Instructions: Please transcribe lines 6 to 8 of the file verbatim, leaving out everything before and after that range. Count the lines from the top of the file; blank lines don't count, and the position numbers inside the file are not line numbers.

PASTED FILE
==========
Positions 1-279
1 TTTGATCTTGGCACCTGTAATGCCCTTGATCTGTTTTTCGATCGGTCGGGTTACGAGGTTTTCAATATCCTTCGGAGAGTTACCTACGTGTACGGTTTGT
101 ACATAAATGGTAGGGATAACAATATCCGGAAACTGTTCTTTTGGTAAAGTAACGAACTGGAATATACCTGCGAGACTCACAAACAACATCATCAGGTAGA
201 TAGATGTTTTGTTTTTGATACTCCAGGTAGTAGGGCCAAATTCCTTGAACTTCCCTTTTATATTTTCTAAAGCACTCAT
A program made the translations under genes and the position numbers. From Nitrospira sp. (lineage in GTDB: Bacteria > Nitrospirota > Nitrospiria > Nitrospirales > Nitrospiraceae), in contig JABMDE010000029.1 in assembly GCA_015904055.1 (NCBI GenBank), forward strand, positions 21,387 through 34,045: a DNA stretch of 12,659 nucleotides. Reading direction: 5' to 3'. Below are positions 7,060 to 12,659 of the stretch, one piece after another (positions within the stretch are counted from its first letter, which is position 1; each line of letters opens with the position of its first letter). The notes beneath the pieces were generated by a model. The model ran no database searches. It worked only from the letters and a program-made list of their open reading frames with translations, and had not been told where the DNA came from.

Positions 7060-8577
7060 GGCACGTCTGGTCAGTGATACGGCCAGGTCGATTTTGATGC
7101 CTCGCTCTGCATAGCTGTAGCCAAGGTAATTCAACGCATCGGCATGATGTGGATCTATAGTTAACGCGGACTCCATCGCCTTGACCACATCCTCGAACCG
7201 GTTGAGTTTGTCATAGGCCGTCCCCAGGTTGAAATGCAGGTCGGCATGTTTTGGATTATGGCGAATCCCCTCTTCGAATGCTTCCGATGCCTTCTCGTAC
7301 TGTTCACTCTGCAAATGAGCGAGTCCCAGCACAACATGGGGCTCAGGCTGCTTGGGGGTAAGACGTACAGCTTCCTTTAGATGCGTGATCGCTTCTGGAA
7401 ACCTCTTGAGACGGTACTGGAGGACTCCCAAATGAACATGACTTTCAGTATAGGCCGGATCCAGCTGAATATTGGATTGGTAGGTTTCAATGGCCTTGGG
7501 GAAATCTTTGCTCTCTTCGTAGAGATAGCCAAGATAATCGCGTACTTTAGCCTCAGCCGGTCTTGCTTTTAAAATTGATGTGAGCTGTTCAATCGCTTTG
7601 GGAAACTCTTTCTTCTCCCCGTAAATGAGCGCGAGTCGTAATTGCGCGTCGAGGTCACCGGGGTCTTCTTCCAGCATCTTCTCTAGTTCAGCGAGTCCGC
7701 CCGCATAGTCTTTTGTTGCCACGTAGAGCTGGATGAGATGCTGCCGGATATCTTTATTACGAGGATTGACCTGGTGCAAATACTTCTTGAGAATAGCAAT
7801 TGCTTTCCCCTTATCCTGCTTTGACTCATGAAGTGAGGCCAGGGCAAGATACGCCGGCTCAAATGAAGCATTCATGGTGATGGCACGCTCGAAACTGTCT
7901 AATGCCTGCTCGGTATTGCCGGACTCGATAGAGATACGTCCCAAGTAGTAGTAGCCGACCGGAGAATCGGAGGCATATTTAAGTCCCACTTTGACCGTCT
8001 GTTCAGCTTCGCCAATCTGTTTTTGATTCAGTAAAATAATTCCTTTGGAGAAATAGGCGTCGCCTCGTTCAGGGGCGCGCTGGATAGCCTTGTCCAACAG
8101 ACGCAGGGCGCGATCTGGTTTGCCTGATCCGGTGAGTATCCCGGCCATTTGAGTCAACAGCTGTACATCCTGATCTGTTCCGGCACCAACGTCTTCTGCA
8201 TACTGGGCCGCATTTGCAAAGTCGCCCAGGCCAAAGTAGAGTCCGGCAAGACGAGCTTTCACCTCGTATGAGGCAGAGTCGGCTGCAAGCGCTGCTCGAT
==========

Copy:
Positions 7060-8577
7060 GGCACGTCTGGTCAGTGATACGGCCAGGTCGATTTTGATGC
7101 CTCGCTCTGCATAGCTGTAGCCAAGGTAATTCAACGCATCGGCATGATGTGGATCTATAGTTAACGCGGACTCCATCGCCTTGACCACATCCTCGAACCG